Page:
African pygmy hedgehogs are nocturnal and solitary animals that can make for great pets. Their quills are not barbed and do not detach, and when used to human interaction from an early age they learn to lay their quills back making them easy to handle. Even though they are most active at night, it's not uncommon for many hedgehogs to wake during the day and happily interact with you.
The average pet hedgehog lives 3-5 years.
In the wild hedgehogs are insectivors that use their keen sense of smell and pointed nose to root out bugs from the ground. In captivity they require a diet that is high in protein and low in fat. As with any animal, it is important to provide your hedgehog with clean water at all times, whether in a dish or water bottle. Many hedgehog owners choose to feed dry cat food but there are also many brands of specially milled hedgehog food available. It is important to find a food that is 30% or more protein content and 15% or less fat content. Small amounts of vegetables and fruits can also be offered as enrichment to your hedgehog as well. Mealworms are a tasty treat, but are too fattening for a hedgehog to eat on a regular basis. Obesity is a common health problem for hedgehogs and we recommend feeding at most 1/4 cup of food each day and some hedgehogs may need a special weight management diet as adults in order to maintain a healthy weight.
We feed our hedgehogs Spike's Delite from Pet Pro Products and sell it within our store. You can order online and receive 10% off of your order by letting them know you were referred by Even Keel Exotics.
Hedgehogs like to roam and are not very good at climbing, so a wide and flat space is best for their captive habitat. A guinea pig style cage where they can burrow into their bedding works well. As for bedding, we recommend using shredded paper (not glossy), paper substrate (such as Carefresh), fleece, aspen or pine. Oils in cedar bedding can cause irritation to a hedgehog's skin and should be avoided.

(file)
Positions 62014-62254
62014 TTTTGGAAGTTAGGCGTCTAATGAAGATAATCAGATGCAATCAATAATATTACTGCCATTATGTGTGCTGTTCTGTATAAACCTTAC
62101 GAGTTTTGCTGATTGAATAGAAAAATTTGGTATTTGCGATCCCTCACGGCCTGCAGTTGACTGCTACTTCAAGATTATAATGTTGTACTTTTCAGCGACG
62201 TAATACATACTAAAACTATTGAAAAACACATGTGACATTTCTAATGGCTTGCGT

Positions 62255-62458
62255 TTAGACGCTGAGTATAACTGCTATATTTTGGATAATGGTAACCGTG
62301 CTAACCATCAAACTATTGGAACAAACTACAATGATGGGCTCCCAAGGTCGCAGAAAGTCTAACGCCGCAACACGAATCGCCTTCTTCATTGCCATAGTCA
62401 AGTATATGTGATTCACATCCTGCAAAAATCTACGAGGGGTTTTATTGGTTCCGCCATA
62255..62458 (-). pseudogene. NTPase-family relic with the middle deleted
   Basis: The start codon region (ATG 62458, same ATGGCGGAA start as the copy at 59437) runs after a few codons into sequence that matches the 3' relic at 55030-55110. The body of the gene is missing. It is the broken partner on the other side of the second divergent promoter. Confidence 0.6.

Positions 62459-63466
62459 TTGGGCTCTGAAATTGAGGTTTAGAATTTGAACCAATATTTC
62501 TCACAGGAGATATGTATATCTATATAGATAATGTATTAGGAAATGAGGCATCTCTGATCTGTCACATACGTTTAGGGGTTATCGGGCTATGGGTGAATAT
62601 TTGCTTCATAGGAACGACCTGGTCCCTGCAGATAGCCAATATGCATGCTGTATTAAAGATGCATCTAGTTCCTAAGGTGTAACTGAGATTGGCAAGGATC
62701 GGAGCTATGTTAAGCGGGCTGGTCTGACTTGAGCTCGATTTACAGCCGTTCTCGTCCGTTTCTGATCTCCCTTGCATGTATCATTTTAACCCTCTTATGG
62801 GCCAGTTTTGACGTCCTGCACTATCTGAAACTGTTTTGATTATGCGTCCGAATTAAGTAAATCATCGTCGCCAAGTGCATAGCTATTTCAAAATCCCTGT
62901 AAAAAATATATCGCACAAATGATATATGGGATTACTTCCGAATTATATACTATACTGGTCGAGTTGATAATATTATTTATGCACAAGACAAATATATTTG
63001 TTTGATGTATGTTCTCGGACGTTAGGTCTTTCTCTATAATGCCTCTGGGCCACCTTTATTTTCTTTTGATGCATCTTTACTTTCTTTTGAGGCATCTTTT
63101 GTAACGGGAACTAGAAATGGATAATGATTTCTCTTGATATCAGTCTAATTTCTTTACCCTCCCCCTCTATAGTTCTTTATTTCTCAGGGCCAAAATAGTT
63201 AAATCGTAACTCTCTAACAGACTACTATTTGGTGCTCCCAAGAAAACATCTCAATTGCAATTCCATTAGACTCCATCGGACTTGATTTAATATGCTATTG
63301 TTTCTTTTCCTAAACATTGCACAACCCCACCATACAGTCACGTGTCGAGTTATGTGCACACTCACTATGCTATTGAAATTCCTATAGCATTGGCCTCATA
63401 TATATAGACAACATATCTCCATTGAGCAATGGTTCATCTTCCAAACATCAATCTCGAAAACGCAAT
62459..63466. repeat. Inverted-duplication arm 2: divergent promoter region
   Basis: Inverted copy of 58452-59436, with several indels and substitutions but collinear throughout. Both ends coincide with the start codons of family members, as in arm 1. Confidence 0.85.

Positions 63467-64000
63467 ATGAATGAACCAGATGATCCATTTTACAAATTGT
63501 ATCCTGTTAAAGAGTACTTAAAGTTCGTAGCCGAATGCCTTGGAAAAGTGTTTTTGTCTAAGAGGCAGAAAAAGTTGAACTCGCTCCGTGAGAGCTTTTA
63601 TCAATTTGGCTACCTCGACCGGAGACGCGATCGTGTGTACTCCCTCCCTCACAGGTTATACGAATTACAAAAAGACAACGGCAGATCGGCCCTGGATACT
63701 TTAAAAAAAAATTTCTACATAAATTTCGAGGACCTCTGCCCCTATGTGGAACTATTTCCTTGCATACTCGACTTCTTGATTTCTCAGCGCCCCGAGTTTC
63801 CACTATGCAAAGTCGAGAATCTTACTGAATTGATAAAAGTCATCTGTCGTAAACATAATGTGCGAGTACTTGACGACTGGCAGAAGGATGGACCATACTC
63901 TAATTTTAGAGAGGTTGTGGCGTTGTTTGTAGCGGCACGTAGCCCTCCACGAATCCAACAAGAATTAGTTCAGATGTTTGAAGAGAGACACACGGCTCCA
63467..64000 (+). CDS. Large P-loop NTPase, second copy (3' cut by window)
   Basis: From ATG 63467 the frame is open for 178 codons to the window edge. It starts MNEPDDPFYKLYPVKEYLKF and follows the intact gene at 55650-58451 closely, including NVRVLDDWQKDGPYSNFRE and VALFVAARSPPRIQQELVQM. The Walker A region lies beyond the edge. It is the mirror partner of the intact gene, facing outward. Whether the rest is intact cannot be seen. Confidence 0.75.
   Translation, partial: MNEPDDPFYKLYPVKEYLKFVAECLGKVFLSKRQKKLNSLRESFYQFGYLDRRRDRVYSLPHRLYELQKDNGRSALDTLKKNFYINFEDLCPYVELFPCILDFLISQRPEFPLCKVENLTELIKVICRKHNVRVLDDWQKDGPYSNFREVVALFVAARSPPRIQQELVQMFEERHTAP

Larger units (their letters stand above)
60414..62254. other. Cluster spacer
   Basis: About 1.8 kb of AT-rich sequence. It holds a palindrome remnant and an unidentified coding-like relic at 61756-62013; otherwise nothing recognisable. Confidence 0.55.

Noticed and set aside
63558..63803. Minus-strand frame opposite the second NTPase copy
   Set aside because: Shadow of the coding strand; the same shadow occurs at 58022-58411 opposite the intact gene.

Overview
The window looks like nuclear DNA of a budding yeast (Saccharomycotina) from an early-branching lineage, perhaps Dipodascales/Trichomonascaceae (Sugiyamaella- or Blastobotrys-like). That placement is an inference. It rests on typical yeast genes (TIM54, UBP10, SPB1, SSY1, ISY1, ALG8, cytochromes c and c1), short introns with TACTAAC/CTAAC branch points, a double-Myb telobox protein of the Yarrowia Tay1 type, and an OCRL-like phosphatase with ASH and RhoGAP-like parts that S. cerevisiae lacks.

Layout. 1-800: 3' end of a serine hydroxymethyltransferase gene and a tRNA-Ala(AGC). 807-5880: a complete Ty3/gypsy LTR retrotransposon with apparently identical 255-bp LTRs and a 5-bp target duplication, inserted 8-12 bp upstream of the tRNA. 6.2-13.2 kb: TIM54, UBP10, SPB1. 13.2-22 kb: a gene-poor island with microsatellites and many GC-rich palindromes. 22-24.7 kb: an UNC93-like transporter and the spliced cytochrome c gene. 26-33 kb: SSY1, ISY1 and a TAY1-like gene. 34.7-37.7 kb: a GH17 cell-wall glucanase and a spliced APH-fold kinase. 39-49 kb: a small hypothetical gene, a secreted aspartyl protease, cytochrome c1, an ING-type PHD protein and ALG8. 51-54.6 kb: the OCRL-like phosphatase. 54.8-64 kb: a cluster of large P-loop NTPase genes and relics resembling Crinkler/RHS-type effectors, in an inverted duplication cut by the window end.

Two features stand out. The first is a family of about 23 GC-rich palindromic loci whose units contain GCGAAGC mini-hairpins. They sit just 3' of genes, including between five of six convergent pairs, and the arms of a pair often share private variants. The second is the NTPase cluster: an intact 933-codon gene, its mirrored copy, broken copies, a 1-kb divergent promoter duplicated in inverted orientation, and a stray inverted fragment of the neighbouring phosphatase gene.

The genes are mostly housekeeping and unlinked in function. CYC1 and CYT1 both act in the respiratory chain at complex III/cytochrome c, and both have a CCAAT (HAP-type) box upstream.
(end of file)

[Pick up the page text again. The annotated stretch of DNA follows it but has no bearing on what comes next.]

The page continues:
Within their cage a hedgehog needs a food dish, water bottle or dish and a house where they can sleep and feel safe. A wheel is a great way to encourage your hedgehog to get adequate exercise each day. Make sure to pick a solid wheel as ones with bars can cause injuries.
Most hedgehogs will naturally pick one area in their cage to use as their "bathroom" and so many people choose to litter train. By placing a different type of bedding in a shallow pan in the area your hedgehog uses most often, it will signal to them that is the spot to go.
Hedgehogs are normally pretty clean animals but a monthly bath helps break up any dirt or debri that can build up on their skin. And did you know, hedgehogs can actually swim and many of them enjoy bath time? Start off with an inch or two of warm water (make sure your hedgehog can touch with its head above the water) and gently break up any debri with a toothbrush. After a bath is a great time to gently trim your hedgehog's nails with pet clippers while they are softened by the water.
Mites can sometimes be an issue for hedgehogs. Don't worry, they cannot live on humans or in your home, but they can be very irritating and cause health problems for your hedgehog. Bathe your hedgehog, clean their cage and sprinkle a natural sediment called diatomaceous earth on your hedgehog and bedding and the mites should be gone.
Hedgehogs prefer warmer temperatures, usually 72F or warmer. If you feel that the area that you keep your hedgehog is too cold, a heat lamp on one side of the cage is helpful so that your hedgehog can self-regulate their body temperature.
Hedgehogs do not require any vaccinations, but having a vet for well checks and emergencies is important.